E3 2013: The Need for the Need For Speed Rivals

While a lot of buzz surrounding this year’s E3 has been on the next generation of gaming, that doesn’t mean this current generation is ready to go out with nothing more than a whimper. While the latest game in the Need for Speed series, titled Need for Speed: Rivals, will be making an appearance on PS4 and Xbox One later this year, it will first make its debut on the PS3, Xbox 360, and PC on November 19. The game itself contains an incredible amount of depth and content, and Rivals should be able to satisfy anyone who loves high adrenaline, slick racing games (and people who just like to drool over cars).


A major theme in Need for Speed: Rivals is the concept of rivalries. These rivalries manifest themselves not only in terms of the racers in the game against the cops, but also in rivalries formed between different players. You can assume the role of either a racer or a cop, with a full career path existing for each path. The ability exists to jump back and forth between each if you are the indecisive sort, with each having their own objectives and goals. Both paths have you complete goals like drifting for 30 seconds, but while racers might need to complete a race, the cops will need to wreck a racer. Objectives update live as you progress through them, telling you how long you have drifted and how much longer you have to go. Those familiar with the series should be able to pick up on all the basics here really quickly, as Rivals uses a lot of the same things that made the previous games so fun to play.

Evading cops and winning races unlocks speed points (SP), which can be used to purchase upgrades for your car or buy weapons like EMPs that can give you an advantage when racing opponents. However, speed points aren’t immediately accessible as you have to bank them first by going to specific areas. Banking your points allows you to use them, but also resets your multiplier, which grows the longer you stay out. Players are then left with a decision — do you bank your points now and play it safe or do you head out again, only to curse yourself later when you get wrecked and lose all the SP you have saved up. Playing as a cop simplifies things a bit. You still have speed points but there is no multiplier system, and the focus is more on teaming up to knock out those no good law breaking racers. If you do get caught, you get sent back to the warehouse where you can choose to immediately jump back out on the road or change the map if you’re getting tired of being busted in the same location.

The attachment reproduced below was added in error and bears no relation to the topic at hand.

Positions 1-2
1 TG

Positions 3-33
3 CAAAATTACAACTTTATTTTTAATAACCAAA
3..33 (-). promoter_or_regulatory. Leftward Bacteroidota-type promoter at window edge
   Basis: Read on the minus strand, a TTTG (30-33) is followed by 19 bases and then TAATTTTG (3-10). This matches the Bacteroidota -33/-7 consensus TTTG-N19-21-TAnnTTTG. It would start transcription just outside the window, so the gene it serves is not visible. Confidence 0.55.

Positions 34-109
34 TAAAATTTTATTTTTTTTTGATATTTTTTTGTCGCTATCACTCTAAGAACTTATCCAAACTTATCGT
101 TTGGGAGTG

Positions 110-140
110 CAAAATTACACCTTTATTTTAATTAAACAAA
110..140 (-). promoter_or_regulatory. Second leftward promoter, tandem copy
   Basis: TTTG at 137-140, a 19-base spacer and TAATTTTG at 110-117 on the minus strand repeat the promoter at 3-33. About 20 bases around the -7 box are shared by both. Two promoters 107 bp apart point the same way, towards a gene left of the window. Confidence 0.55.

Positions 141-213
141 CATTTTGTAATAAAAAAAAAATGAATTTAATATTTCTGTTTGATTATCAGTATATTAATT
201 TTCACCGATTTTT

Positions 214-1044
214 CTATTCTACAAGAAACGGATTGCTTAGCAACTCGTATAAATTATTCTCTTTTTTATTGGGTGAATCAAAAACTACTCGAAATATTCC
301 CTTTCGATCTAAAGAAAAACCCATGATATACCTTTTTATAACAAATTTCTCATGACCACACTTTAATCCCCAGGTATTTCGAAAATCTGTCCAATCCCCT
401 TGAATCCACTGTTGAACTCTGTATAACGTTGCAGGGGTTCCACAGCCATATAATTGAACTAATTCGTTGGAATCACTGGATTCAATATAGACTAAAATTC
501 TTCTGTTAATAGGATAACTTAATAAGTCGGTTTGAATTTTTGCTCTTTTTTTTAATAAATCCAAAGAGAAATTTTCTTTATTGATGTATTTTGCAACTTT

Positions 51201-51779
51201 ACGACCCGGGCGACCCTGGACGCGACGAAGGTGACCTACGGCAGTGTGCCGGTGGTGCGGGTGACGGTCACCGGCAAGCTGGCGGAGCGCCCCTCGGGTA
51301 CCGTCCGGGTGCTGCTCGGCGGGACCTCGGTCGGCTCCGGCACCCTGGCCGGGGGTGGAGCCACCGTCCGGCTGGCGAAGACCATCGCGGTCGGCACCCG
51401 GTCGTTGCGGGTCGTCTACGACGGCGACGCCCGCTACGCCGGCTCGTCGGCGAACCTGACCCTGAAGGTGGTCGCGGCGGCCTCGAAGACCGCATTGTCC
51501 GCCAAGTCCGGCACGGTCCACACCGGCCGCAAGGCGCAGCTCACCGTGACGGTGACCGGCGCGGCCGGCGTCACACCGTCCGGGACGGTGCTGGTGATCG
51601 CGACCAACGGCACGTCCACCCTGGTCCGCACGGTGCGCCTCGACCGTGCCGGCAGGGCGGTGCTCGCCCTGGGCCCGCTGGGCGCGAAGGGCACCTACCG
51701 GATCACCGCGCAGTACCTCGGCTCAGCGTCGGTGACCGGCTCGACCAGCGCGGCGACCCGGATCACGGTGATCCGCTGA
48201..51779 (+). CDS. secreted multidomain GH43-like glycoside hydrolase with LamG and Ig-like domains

The big new innovation that the team behind Rivals was most excited for was their AllDrive feature, something they hope will redefine the way you play multiplayer games. AllDrive doesn’t just blur the line between single player and multiplayer, it destroys it completely allowing you to have one cohesive and immersive experience without having to jump out into a lobby for match making. Friends can join your game and either help as a fellow racer, or impede your progress as a cop, without having to wait at a loading screen or for a match to be made. Of course, there will be plenty of A.I. to race against or challenge, but the developers were proud of the fact that you wouldn’t always be able to tell when another actual person had joined your game as they progress through their own single player campaign. The demo at E3 already showed off up to six players on the same map, with different starting points, A.I. competitors, and goals, and the whole thing flowed together seamlessly. And we do mean truly seamlessly; at one point in the demo they showed off an individual who was already in the midst of a chase with an A.I. cop, and a player could either join the chase as a cop or start a race as a racer. The line between A.I. and player control character is difficult to distinguish in the midst of an intense chase, which seems to be their entire goal. The final build of the game might allow for even more people on the same map, and six is sort of the minimum at this point.


Perhaps the most striking feature about the game is just how beautiful the whole thing is. Need for Speed: Rivals looks absolutely amazing, a standout in a series that is known for looking absolutely amazing. The game borders on car porn, with close ups and action shots of all the sexy, sleek cars you could possibly ever want. The cars are amazingly detailed, and all the little effects from the lighting to the way water splashes off your car are incredibly impressive. The level of detail in Rivals surpasses anything that was done previously in the series, with things like realistic and dynamic weather effects making the game feel more alive. Environments are well varied and look great and you can be race through sandy deserts or lusher, greener scenery that might end up getting obscured by rain or fog.

Everything in the game is meant to harness and utilize the power of the next generation of consoles in a way that simply hasn’t been done before in racing games. This doesn’t mean that its iterations on the current generation are going to be disappointing, but you do get the sense that it will feel like the little brother to the versions you can find on the PS4 and Xbox One. Speaking to Eurogamer, Rivals producer Marcus Nillson noted that, “You’ll be able to play this on current gen consoles but on a more minor scale. There’s going to be a bigger experience on the new consoles, simply down to the fact that there’s more computational power — there’ll be more players and so on that you can support.” However, even a watered down version of this game is worth looking into, and Need for Speed: Rivals is a game that every racing enthusiast should be eagerly anticipating.